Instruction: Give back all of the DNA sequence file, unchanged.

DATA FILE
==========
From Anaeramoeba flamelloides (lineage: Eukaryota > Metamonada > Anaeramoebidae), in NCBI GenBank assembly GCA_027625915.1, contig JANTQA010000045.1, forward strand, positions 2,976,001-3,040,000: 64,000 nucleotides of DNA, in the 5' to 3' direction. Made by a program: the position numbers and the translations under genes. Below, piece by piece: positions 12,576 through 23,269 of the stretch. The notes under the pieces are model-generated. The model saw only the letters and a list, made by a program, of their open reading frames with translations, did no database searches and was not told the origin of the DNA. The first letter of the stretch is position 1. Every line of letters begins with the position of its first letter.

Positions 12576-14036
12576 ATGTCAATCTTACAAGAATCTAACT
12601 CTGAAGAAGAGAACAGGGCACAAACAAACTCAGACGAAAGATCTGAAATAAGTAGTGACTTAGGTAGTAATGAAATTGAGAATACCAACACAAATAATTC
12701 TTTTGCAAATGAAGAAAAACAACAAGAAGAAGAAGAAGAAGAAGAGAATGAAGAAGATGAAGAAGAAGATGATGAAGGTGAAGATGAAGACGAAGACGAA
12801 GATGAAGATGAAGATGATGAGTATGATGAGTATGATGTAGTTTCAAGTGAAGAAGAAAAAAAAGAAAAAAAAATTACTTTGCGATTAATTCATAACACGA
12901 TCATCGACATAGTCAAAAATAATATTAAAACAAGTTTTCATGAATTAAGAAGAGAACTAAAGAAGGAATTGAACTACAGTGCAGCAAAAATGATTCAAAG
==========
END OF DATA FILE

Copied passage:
From Anaeramoeba flamelloides (lineage: Eukaryota > Metamonada > Anaeramoebidae), in NCBI GenBank assembly GCA_027625915.1, contig JANTQA010000045.1, forward strand, positions 2,976,001-3,040,000: 64,000 nucleotides of DNA, in the 5' to 3' direction. Made by a program: the position numbers and the translations under genes. Below, piece by piece: positions 12,576 through 23,269 of the stretch. The notes under the pieces are model-generated. The model saw only the letters and a list, made by a program, of their open reading frames with translations, did no database searches and was not told the origin of the DNA. The first letter of the stretch is position 1. Every line of letters begins with the position of its first letter.

Positions 12576-14036
12576 ATGTCAATCTTACAAGAATCTAACT
12601 CTGAAGAAGAGAACAGGGCACAAACAAACTCAGACGAAAGATCTGAAATAAGTAGTGACTTAGGTAGTAATGAAATTGAGAATACCAACACAAATAATTC
12701 TTTTGCAAATGAAGAAAAACAACAAGAAGAAGAAGAAGAAGAAGAGAATGAAGAAGATGAAGAAGAAGATGATGAAGGTGAAGATGAAGACGAAGACGAA
12801 GATGAAGATGAAGATGATGAGTATGATGAGTATGATGTAGTTTCAAGTGAAGAAGAAAAAAAAGAAAAAAAAATTACTTTGCGATTAATTCATAACACGA
12901 TCATCGACATAGTCAAAAATAATATTAAAACAAGTTTTCATGAATTAAGAAGAGAACTAAAGAAGGAATTGAACTACAGTGCAGCAAAAATGATTCAAAG